South Africa’s proposed misinformation regulations spark debate

Critics argue that the broad scope of the regulations could suppress free speech and penalize unintentional sharing of false information.

 Flag, South Africa Flag

The Film and Publication Board (FPB) of South Africa stirred controversy with proposed regulations targeting misinformation and disinformation, as reported by FactCheckHub. These regulations, outlined in a notice published in the Government Gazette, aim to hold internet service providers and social media platforms accountable for shared content.

Penalties for distributing prohibited content include fines up to R150,000 and imprisonment. The notice mandates Internet Service Providers (ISPs) to report instances of their services being used for disseminating disinformation or misinformation. Failure to comply could result in fines of up to R750,000 and five years imprisonment.

Critics, including free speech and media advocacy groups, argue the broad definition of ‘false information’ could stifle open dialogue and penalise honest mistakes. Despite opposition from various organisations, the FPB CEO defended the proposal, citing the need to combat harmful content.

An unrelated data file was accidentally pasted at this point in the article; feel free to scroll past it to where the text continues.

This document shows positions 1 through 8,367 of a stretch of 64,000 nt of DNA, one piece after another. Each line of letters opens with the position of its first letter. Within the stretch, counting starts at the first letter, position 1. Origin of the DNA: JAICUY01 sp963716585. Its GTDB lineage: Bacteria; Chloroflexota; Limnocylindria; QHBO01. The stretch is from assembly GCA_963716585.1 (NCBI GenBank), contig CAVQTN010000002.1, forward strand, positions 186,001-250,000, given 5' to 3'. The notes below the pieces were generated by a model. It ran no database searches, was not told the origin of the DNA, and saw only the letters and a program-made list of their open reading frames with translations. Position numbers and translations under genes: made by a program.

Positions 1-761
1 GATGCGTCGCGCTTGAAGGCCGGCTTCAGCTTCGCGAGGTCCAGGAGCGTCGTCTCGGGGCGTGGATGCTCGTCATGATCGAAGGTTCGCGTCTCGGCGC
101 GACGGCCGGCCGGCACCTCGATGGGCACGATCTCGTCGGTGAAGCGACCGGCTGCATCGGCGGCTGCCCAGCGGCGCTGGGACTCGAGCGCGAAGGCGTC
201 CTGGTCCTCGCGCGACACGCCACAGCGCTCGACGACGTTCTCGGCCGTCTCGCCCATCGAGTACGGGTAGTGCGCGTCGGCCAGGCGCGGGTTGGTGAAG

Why does it matter?

In 2024, South Africa is gearing up for national and provincial elections amidst growing concerns surrounding the dissemination of ‘fake news.’ The Film and Publication Board (FPB) has reacted with heavy-handed measures, aiming to clamp down on those deemed responsible for spreading falsehoods despite concerns about potential censorship and overreach. Additionally, it has been reported that Meta will collaborate with the Independent Electoral Commission (IEC) to protect its platforms from misuse during the upcoming elections on 29 May 2024.